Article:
For more information on procedures for determining the optimal number of factors to retain, see the section on Reviewing the Results of a Principal Components Analsysis in the Factor Analysis chapter and How Many Dimensions to Specify in the Multi-dimensional Scaling chapter.
Sequential Contour Plot, 3D. This contour plot presents a 2-dimensional projection of the spline-smoothed surface fit to the data (see 3D Sequential Surface Plot. Successive values of each series are plotted along the X-axis, with each successive series represented along the Y- axis.
Sequential/Stacked Plots. In this type of graph, the sequence of values from each selected variable is stacked on one another.
Sequential/Stacked Plots, 2D - Area. The sequence of values from each selected variable will be represented by consecutive areas stacked on one another in this type of graph.
Sequential/Stacked Plots, 2D - Column. The sequence of values from each selected variable will be represented by consecutive segments of vertical columns stacked on one another in this type of graph.
Sequential/Stacked Plots, 2D - Lines. The sequence of values from each selected variable will be represented by consecutive lines stacked on one another in this type of graph.
Sequential/Stacked Plots, 2D - Mixed Line. In this type of graph, the sequences of values of variables selected in the first list will be represented by consecutive areas stacked on one another while the sequences of values of variables selected in the second list will be represented by consecutive lines stacked on one another (over the area representing the last variable from the first list).
Sequential/Stacked Plots, 2D - Mixed Step. In this type of graph, the sequences of values of variables selected in the first list will be represented by consecutive step areas stacked on one another while the sequences of values of variables selected in the second list will be represented by consecutive step lines stacked on one another (over the step area representing the last variable from the first list).
Sequential/Stacked Plots, 2D - Step. The sequence of values from each selected variable will be represented by consecutive step lines stacked on one another in this type of graph.
Sequential/Stacked Plots, 2D - Step Area. The sequence of values from each selected variable will be represented by consecutive step areas stacked on one another in this type of graph.
Sequential Surface Plot, 3D. In this sequential plot, a spline-smoothed surface is fit to each data point. Successive values of each series are plotted along the X-axis, with each successive series represented along the Y-axis.
Shewhart Control Charts. This is a standard graphical tool widely used in statistical Quality Control. The general approach to quality control charting is straightforward: One extracts samples of a certain size from the ongoing production process. One then produces line charts of the variability in those samples, and consider their closeness to target specifications. If a trend emerges in those lines, or if samples fall outside pre-specified limits, then the process is declared to be out of control and the operator will take action to find the cause of the problem. These types of charts are sometimes also referred to as Shewhart control charts (named after W. A. Shewhart who is generally credited as being the first to introduce these methods; see Shewhart, 1931).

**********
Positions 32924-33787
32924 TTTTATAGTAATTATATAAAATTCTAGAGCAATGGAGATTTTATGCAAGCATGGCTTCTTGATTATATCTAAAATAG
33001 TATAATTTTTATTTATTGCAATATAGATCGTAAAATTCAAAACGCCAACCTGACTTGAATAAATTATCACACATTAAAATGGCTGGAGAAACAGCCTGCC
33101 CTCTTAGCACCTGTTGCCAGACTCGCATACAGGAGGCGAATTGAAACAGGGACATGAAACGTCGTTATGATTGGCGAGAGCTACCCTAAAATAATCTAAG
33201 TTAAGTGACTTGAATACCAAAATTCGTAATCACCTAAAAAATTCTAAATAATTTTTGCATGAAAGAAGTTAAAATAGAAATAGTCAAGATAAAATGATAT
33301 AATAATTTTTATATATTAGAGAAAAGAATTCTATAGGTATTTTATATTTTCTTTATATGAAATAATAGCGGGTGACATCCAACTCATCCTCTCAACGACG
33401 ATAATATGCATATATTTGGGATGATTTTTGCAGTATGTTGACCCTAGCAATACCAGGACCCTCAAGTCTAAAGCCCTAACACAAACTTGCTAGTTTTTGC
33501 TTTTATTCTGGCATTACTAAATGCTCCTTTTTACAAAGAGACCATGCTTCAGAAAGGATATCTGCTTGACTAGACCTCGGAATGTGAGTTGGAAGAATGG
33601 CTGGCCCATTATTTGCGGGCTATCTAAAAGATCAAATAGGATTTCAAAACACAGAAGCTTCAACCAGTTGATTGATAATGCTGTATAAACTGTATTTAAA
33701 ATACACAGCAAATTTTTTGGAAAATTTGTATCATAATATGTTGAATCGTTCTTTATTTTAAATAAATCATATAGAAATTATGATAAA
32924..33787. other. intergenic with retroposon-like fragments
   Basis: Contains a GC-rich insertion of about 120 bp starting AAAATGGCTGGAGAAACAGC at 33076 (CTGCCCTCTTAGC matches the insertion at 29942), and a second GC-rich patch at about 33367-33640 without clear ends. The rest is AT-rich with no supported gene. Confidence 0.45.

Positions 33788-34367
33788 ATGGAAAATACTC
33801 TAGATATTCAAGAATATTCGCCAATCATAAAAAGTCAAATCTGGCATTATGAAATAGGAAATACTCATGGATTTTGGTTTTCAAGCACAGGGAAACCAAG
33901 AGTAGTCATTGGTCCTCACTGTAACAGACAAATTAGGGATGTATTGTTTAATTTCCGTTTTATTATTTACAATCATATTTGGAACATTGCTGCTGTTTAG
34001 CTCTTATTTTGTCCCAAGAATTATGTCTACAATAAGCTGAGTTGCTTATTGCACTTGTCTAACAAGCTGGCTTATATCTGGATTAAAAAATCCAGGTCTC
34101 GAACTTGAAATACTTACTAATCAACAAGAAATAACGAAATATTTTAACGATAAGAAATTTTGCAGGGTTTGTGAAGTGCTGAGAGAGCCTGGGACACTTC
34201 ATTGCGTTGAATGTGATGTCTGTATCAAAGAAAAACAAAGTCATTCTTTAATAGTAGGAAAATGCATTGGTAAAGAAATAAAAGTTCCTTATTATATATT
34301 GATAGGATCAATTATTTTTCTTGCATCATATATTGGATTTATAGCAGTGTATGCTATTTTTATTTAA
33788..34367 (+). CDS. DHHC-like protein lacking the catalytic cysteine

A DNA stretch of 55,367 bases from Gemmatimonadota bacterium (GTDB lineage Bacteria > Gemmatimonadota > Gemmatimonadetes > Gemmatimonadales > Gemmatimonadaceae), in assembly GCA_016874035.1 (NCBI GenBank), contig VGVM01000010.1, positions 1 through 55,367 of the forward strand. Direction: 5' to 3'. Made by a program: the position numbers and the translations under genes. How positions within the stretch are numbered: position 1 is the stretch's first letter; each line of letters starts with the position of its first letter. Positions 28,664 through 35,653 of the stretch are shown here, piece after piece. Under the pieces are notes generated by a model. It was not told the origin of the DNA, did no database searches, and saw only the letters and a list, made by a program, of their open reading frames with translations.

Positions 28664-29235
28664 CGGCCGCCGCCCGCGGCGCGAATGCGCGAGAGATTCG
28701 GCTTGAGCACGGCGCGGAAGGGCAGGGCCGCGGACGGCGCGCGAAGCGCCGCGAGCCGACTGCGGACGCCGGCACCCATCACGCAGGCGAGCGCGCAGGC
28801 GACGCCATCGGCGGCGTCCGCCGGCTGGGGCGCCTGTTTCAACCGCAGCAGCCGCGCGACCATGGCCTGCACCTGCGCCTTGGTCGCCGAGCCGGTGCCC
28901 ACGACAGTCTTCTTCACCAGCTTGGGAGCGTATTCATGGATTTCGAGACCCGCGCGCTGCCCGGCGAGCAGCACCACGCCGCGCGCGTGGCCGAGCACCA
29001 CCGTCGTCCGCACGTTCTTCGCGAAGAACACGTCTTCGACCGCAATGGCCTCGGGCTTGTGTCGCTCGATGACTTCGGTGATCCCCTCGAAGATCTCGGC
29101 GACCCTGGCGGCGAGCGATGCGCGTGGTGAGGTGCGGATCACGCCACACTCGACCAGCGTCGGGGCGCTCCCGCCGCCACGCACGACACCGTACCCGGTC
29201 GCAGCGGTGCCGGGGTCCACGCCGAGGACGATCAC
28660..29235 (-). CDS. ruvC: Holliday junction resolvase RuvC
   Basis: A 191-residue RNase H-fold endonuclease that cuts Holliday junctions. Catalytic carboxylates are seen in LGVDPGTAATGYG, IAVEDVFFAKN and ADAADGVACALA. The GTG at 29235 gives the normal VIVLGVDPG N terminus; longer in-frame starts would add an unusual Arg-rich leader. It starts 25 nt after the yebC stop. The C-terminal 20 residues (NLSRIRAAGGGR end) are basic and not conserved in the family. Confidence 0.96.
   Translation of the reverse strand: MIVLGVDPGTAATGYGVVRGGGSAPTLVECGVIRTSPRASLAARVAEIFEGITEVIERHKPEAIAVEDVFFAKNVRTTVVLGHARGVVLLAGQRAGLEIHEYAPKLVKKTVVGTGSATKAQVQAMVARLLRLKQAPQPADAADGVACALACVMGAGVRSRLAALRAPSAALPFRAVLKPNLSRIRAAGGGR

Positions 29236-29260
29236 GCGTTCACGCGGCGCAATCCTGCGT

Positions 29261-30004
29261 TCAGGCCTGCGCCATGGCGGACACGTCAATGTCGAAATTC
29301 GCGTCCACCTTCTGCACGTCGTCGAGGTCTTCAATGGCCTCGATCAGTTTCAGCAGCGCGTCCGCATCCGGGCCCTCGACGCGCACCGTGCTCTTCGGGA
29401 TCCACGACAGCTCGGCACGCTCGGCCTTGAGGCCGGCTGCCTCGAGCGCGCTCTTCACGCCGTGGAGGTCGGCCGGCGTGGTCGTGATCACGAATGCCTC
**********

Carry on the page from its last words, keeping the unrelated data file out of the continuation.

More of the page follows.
For additional information, see also Quality Control charts; Assignable causes and actions.
Short Run Control Charts. The short run quality control chart , for short production runs, plots transformations of the observations of variables or attributes for multiple parts, each of which constitutes a distinct "run," on the same chart. The transformations rescale the variable values of interest such that they are of comparable magnitudes across the different short production runs (or parts). The control limits computed for those transformed values can then be applied to determine if the production process is in control, to monitor continuing production, and to establish procedures for continuous quality improvement.
Shuffle data in Neural Networks in Neural Networks. Randomly assigning cases to the training and verification sets, so that these are (as far as possible) statistically unbiased. See, Neural Networks.
Shuffle, Back Propagation in Neural Networks. Presenting training cases in a random order on each epoch, to prevent various undesirable effects which can otherwise occur (such as oscillation and convergence to local minima). See, Neural Networks.
Sigmoid function. An S-shaped curve, with a near-linear central response and saturating limits.
See also, logistic function and hyperbolic tangent function.
Simplex algorithm. A nonlinear estimation algorithm that does not rely on the computation or estimation of the derivatives of the loss function. Instead, at each iteration the function will be evaluated at m+1 points in the m dimensional parameter space. For example, in two dimensions (i.e., when there are two parameters to be estimated), the program will evaluate the function at three points around the current optimum. These three points would define a triangle; in more than two dimensions, the "figure" produced by these points is called a Simplex.
Single and Multiple Censoring. There are situations in which censoring can occur at different times (multiple censoring), or only at a particular point in time (single censoring). Consider an example experiment where we start with 100 light bulbs, and terminate the experiment after a certain amount of time. If the experiment is terminated at a particular point in time, then a single point of censoring exists, and the data set is said to be single-censored. However, in biomedical research multiple censoring often exists, for example, when patients are discharged from a hospital after different amounts (times) of treatment, and the researcher knows that the patient survived up to those (differential) points of censoring.
Data sets with censored observations can be analyzed via Survival Analysis or via Weibull and Reliability/Failure Time Analysis. See also, Type I and II Censoring and Left and Right Censoring.